Whatever their motives for founding the American Club, few, if any, American shipowners traded with Germany until after the Armistice. Germany announced the resumption of unrestricted submarine warfare on January 31, 1917. The United States broke off diplomatic relations with Germany on February 3. German submarines made direct attacks on American merchant ships, sinking three on March 15. Outraged by the German submarine campaign, President Wilson asked Congress to declare war on Germany, which it did on April 6, 1917.

American shipowners may have done little business with Germany in 1917 and 1918, but they had their own P&I Club, and Johnson & Higgins had a contract to manage the Club for ten years. Shipowners Claims Bureau, Inc. (SCB) was formed at the conclusion of that ten-year period in 1927 and has managed the Club ever since.

[Much of this information was preserved by Chris Williamson, longtime President of SCB, who wrote an account of the founding of the American Club for its 50th anniversary in 1967. Williamson joined Johnson & Higgins in 1926, and served as President of SCB from 1945 until 1971. Williamson, perhaps not wishing to offend anyone at Johnson & Higgins, did not acknowledge that world events were overtaking J&H and American shipowners even as they incorporated the American Club on February 14, 1917. But he was from another era, and besides, J&H is gone. See, Barbara Tuchman, The Zimmermann Telegram, (Ballantine Books, 1958); and John Keegan, The First World War, (New York: Random House, 1998), pp. 351-52.]

Business reverted to the UK

By 1926, most of the American fleets had returned to the British Clubs, who undercut the American Club's rates to get the business back. In 1927, J&H formed SCB in an effort to persuade other American brokers to do business with the American Club. The American Club's efforts to get new business were also frustrated by an understanding concerning rates between the British Clubs and Continental Insurance. Despite the strenuous efforts of Jocelyn Evans, then president of SCB (Loines had died in 1922), the British Clubs would not include the American Club in their agreement concerning rates.

Charles Kurz, a wealthy Philadelphian, entered his ships in the Club around 1938, beginning a long relationship between his family and the American Club, which lasted until 1998. Mr. Kurz, his son, A.B. Kurz, and his grandson, Charles Kurz II, all served as chairmen of the Club.


The American Club had very little mutual business from 1942-1946 because most American ships were time chartered to the War Shipping Administration and insured under a quota share arrangement among Fulton P&I, MOAC, the American Club, and the Hartford. The Club's Rules gave way to a policy form similar to SP-23, and the policy years were synchronised withcalendar years.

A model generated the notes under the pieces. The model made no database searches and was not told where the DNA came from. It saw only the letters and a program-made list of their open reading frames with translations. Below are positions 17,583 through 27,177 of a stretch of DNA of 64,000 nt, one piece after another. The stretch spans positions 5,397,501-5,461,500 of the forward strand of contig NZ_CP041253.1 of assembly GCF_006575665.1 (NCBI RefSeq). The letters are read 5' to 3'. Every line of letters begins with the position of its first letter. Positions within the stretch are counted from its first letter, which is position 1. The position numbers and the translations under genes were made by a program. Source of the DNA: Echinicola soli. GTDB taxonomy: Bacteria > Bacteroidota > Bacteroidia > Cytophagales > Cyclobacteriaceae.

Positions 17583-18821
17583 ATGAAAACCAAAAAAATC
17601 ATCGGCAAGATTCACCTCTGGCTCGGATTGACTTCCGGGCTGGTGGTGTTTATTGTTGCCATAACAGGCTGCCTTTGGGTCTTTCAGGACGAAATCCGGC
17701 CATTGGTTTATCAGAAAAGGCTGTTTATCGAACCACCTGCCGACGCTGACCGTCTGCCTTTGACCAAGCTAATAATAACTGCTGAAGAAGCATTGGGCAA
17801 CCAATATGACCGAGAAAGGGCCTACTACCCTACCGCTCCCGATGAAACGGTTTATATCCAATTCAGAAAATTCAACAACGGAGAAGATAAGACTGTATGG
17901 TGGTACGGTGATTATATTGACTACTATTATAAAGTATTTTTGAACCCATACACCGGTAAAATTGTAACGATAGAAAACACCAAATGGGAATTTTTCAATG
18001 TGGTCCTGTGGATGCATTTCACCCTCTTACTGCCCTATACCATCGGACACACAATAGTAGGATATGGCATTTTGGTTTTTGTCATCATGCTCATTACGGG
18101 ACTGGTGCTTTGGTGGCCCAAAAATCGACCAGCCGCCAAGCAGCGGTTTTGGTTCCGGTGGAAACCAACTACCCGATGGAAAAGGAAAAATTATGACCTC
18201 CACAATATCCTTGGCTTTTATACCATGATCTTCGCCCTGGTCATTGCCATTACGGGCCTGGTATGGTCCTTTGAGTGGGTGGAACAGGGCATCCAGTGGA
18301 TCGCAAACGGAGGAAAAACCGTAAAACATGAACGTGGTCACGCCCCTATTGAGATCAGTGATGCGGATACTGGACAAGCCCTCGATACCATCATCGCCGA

The WSA liabilities were commuted by the Maritime Administration in the 1950's, which means that most seamen's asbestosis claims dating to WWII are the government's responsibility.


During this very conservative period in the history of American business, the president of SCB, Chris Williamson, and the chairman of the Club, A.B. Kurz, made few changes to the way the Club operated and did little to attract new business. The Club did not accept any direct business,would only quote to American brokers, applied the pay-to-be-paid principle strictly, and kept policy years open for as long as ten years. Most of the members had their own claims staff and did not look to the Club's manager for claims service.

Almost all of the business came through J&H. Other brokers, such as Marsh, A&A and Fred S. James, kept their clients away from the Club. The four largest members, American President Lines, Farrell Lines, Keystone Shipping, and Prudential Lines, made up most of the Club's business. Two executives from each of these companies sat on the Board of the Club for many years.

The Bull Line bankruptcy created a major headache for the Club in the 1960's, leading to an influential decision on the pay-to-be-paid rule in 1969, Liman v. American Steamship Owners Mutual P&I Assn, (2d Cir. 1969).


The Club very nearly stopped underwriting after the 1971 policy year. The decision was made to continue, however, and the policy year was changed to coincide with the London Group's renewal date of 20th February. Chris Williamson retired, and was succeeded as president of SCB by John H. Cassedy. When Cassedy was tapped to run J&H's reinsurance intermediary, Willcox, in 1981,thepresidency of SCB passed first to James Henry, and then to Thomas McGowan, but Cassedycontinued to play a significant roleas chairman of SCB until he retired around 1993.